In the waiting room there are more people and animals and weird things to observe than you can even begin to imagine. It is people watching at its best. The Minnesota State Fair has nothing on this PAP waiting room. Add Beth McHoul to the mix and it only gets better.
In true Haiti fashion there is no system in place to help the patients flow easily in and out of the Vet's office. There are no numbers, no lines, no front desk person to write your name on the list as you arrive. There is no one to speed up the end of the process by taking your payment or filling out your records. It is truly inefficient in every way.
Instead each person arrives, takes a look around the room at the dozens of other customers waiting and mentally notes who all has arrived before them. Each time the vet's office door opens everyone moves toward it arguing that they were next. Some speak French, some Kreyol, a few speak Portugese and others English ... but all argue authoritatively that they are in fact next in line.
Because I went along knowing it would be a ridiculous show - none of it bothered me. The man with the angry hissing giant cat that went in front of at least four people that had arrived prior to him just made me laugh. If you act 100% indignant and certain that you were next, it is a game changer. He did it with great skill, props to him for being an awesome actor.
Beth tried to talk two large and blinged out sisters into allowing us to go before them because the "puppies were getting hot". I put my head down and pretended not to know her at that point. After waiting from 9:10 am until 12:15 for our turn in the office the second portion of the show began.
Beth is a dog lover. If you have any question just check her FB photo albums. She has one album of dog photos for every album of human photos. (Alright. Fine. I'm exaggerating. One album dog for every two human.) Have you ever been to the vet with your pet and witnessed someone taking dozens and dozens of photos in the waiting room? Yeah. Me either. Until yesterday. We joked on our way up the hill to the vet that next time around she will require home-studies before she places her puppies into families. If you cannot prove that you will cook your dog hot, fresh, high protein meals forget about it. You're not getting a dog from Beth.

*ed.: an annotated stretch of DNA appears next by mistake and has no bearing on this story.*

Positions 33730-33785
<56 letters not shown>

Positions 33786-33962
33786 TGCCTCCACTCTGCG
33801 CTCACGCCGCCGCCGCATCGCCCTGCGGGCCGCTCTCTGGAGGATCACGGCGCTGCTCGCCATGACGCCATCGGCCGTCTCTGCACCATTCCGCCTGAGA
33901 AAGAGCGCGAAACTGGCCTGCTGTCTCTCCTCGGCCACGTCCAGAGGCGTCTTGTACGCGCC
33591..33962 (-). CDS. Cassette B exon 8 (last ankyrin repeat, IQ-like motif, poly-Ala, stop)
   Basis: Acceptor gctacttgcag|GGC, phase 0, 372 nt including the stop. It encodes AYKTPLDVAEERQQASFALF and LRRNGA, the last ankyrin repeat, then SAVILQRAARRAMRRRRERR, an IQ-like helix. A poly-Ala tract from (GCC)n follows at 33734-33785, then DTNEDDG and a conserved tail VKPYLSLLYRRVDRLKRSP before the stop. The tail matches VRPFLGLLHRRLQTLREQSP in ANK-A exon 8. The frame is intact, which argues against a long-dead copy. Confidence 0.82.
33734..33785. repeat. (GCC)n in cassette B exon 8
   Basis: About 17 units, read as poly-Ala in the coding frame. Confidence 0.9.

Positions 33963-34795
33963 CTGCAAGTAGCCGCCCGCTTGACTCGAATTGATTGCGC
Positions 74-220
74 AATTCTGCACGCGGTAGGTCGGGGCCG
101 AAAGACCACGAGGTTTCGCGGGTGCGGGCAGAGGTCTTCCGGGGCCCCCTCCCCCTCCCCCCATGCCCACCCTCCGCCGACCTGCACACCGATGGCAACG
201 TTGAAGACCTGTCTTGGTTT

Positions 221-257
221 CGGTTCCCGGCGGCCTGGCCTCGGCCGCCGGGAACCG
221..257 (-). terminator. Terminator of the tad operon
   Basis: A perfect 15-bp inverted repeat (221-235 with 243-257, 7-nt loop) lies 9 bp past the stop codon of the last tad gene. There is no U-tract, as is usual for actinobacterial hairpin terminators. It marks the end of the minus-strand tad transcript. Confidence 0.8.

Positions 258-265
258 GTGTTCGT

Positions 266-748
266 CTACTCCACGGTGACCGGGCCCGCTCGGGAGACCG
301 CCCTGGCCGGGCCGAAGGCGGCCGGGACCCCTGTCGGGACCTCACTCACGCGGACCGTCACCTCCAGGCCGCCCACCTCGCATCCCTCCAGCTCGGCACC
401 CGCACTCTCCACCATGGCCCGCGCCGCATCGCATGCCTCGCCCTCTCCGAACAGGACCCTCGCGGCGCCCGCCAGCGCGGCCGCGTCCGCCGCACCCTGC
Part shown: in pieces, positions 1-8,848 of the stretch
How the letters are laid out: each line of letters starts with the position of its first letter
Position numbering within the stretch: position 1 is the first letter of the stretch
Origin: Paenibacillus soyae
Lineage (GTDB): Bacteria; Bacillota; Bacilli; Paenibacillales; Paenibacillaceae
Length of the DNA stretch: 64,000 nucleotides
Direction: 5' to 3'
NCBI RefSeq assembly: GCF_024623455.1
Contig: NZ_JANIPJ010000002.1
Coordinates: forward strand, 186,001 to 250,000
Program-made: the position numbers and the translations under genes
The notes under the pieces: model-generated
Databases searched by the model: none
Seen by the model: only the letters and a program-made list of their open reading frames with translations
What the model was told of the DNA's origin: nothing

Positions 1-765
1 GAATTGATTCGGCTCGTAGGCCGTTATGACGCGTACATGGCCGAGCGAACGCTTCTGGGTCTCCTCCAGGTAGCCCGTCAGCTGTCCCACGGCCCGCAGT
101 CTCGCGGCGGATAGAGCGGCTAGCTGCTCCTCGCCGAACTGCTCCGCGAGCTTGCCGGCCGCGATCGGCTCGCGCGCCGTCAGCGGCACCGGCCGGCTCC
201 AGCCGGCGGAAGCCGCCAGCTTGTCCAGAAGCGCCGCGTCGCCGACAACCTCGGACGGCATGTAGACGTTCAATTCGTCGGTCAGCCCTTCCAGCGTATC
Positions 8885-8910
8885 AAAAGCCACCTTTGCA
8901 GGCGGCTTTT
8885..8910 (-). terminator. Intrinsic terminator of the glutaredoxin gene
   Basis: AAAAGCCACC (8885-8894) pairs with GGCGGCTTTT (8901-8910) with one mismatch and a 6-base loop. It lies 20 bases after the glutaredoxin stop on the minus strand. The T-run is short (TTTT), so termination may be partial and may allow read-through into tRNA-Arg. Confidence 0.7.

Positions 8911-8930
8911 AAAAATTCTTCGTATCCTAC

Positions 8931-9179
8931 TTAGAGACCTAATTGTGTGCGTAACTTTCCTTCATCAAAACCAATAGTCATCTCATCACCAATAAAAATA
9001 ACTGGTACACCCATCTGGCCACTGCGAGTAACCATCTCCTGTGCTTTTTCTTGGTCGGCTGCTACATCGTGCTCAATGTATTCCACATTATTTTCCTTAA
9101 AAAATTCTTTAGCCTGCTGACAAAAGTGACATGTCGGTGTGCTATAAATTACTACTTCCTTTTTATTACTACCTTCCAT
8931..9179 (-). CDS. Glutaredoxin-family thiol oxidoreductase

This vet and Beth have some history. Once Beth called him in the middle of the night to come deliver puppies. He hung up on her. The personality of the vet is about 50 time less upbeat and friendly than Beth's personality. She walks in all chipper and cute and full of questions. He finds ways to answer almost none of her questions.
Here is how one portion of the exchange went down:
Beth : So when can they go outside? When will it be safe?
Dr. W: (silence)
Beth: You know like when will they not be at risk?
Dr. W: (more silence)
Beth: I don't want them to die of Parvo, that is a terrible way to die.
Dr. W: (finally speaks) You don't have Parvo in your yard do you?
Beth: Well years ago, yes, some puppies died.
Dr W: Years ago.
That ended that section of questions. Dr W. never told Beth when it would be safe for the puppies to go outside. It went on like that until we left.
The puppies go back in two weeks for their eight week shots. You can be sure I'll be there for the show.